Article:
SMEs urged to get on board with Network Services 2 framework

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SMEs urged to get on board with Network Services 2 framework

The government’s £5bn Network Services 2  RM3808 purchasing framework went live over Christmas, with a deadline of the end of January 2019 for suppliers to sign up to offer telecoms and network services to the UK public sector. As usual, the Crown Commercial Service (CCS) is keen to encourage SME suppliers to get involved.

The framework replaces Network Services 1 from July 2019 and, like its predecessor, will be used by all the UK public sector, associated bodies and agencies, the voluntary sector, charities and other private organisations acting as managing agents, or procuring on behalf of the public sector to deliver public services.

It comprises 13 lots: data access services, local connectivity services, traditional telephony services, inbound telephony services, IP telephony services, mobile voice and data services, paging and alerting services, video conferencing services, audio conferencing services, unified communications, radio services, security and surveillance services and contact centre services.

In line with the government’s ambition to increase engagement with SME technology suppliers in the public sector – up to a stated goal of one-third of total spending – Ieuan Trigger, CCS category director for networks, said a number of changes had been made for the new framework.

“Firstly, we’ve simplified the Ts & Cs and put them in plain English, and provided a consultation with suppliers to make sure there’s nothing too onerous,” he said. “Where we can remove things, we have. Hopefully, that’ll encourage smaller suppliers to bid and make it a more level playing field.”

Before Network Services 1 – released in 2015 – very few SMEs had taken part in the process, and over the framework’s lifetime, the CCS had seen a “significant increase in spend flowing to them”, said Trigger.

Among the more notable tweaks for the second-generation framework is an increase in contract lengths specifically for fibre-to-the-premises (FTTP) networks. Acknowledging that the payback in terms of delivering gigabit FTTP services is realised in the longer term, the CCS is upping the standard contract from five years to 10 following extensive consultation with the Department for Culture, Media and Sport (DCMS) on the wider national FTTP broadband roll-out.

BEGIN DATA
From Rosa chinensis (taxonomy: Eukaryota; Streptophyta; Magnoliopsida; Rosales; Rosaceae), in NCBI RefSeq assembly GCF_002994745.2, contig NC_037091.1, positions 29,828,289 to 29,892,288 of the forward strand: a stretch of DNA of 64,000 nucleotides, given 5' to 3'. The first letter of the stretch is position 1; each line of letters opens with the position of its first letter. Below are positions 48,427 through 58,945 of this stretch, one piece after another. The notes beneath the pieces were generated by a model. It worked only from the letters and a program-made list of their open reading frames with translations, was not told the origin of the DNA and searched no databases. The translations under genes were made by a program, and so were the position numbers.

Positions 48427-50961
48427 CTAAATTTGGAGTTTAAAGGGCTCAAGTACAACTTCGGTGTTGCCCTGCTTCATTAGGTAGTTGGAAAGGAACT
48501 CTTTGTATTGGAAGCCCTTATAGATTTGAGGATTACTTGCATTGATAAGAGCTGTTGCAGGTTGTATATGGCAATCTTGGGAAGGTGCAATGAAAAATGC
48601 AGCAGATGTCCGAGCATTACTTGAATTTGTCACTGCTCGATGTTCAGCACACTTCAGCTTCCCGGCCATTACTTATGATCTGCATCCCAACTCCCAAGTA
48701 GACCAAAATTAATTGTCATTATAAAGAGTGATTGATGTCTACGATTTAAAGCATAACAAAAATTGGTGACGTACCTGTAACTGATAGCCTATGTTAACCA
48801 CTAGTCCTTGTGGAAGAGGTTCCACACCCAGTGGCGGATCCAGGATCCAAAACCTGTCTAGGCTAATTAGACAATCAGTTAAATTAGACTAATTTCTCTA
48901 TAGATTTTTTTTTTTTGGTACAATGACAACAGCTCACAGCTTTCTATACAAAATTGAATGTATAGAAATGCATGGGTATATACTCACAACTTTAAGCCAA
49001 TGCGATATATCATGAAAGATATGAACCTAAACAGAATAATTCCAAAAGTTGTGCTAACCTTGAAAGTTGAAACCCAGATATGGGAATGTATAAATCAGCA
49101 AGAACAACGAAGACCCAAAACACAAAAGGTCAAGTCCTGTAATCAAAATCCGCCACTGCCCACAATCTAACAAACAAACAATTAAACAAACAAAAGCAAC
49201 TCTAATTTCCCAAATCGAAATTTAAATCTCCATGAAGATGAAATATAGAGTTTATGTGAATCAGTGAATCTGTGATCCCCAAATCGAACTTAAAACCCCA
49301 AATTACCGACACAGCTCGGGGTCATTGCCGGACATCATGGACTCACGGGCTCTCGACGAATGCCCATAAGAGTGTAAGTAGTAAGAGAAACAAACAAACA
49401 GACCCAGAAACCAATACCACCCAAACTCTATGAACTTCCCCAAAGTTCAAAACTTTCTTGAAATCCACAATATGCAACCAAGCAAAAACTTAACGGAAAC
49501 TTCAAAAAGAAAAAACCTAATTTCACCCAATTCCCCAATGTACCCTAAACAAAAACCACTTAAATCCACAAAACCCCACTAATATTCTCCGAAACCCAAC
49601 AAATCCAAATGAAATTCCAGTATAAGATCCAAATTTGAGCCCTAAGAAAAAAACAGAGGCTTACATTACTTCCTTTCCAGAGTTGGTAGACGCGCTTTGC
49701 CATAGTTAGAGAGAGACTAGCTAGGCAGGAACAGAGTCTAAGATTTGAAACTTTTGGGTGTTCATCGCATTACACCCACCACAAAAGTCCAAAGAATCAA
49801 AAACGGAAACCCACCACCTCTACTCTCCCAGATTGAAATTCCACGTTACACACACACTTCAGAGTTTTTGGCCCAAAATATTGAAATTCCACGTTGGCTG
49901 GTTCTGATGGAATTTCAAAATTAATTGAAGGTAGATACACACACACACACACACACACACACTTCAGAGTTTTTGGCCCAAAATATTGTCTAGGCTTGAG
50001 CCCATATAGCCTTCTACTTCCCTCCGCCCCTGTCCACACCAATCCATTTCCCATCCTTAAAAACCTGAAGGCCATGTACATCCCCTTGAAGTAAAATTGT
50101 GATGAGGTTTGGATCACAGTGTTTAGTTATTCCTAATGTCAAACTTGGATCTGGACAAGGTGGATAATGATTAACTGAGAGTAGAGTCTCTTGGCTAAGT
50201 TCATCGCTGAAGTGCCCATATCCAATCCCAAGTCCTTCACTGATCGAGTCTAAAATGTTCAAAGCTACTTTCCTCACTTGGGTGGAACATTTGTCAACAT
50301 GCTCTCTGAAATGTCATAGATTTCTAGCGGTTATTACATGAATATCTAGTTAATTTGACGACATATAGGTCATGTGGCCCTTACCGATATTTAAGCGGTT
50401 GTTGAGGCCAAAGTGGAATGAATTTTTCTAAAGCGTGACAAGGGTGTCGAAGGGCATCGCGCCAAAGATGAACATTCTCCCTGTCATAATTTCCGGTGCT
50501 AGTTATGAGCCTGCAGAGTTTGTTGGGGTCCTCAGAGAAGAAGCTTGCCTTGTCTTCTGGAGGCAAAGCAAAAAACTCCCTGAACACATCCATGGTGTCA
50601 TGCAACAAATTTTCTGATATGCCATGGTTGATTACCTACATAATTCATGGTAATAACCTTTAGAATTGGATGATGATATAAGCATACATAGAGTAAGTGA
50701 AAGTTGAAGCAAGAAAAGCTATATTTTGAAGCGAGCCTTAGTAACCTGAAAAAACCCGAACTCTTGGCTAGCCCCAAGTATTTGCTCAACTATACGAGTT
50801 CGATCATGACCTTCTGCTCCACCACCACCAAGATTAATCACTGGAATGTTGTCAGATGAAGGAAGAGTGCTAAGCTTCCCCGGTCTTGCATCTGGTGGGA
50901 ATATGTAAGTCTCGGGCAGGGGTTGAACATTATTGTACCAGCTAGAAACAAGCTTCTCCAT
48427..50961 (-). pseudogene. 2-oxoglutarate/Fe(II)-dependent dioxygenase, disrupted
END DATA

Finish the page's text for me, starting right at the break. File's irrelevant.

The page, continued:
Building on the Government Digital Service’s January 2017 proclamation that “the internet is OK” for the vast majority of the work done by the public sector, Network Services 2 has also been designed to offer flexibility for different public sector organisations depending on how far along the transition from the old Public Services Network they have gone.

“What we’re trying to offer is a broad range of telecoms services, services where the internet is OK to apps that are internet-facing and where departments and organisations are able to put services on the internet,” said Trigger. “Where customers are not ready to go on that journey and want to put in WAN or SDN [software-defined networking] for a period of time, the agreement will allow suppliers to do so.”

The CCS is also increasing the number of suppliers that can be involved in specific lots, notably around data access services and wide area network (WAN) services, and unified communications.

Network Services 2 will also include the provision of Health and Social Care Network (HSCN) services through supporting infrastructure. This means that the HSCN Access Services DPS will remain in place for the time being, for the provision of HSCN connectivity only, giving customers a specialist marketplace and tailored tender documentation.

“We’ve put in an agreement with NHS Digital to enable the transition of HSCN that will continue to run in parallel,” said Trigger. “However, if you’re a supplier of HSCN services, we’re encouraging you to come onto the new agreement, as, over time, we will look to close HSCN and bring it into a more standard approach.”

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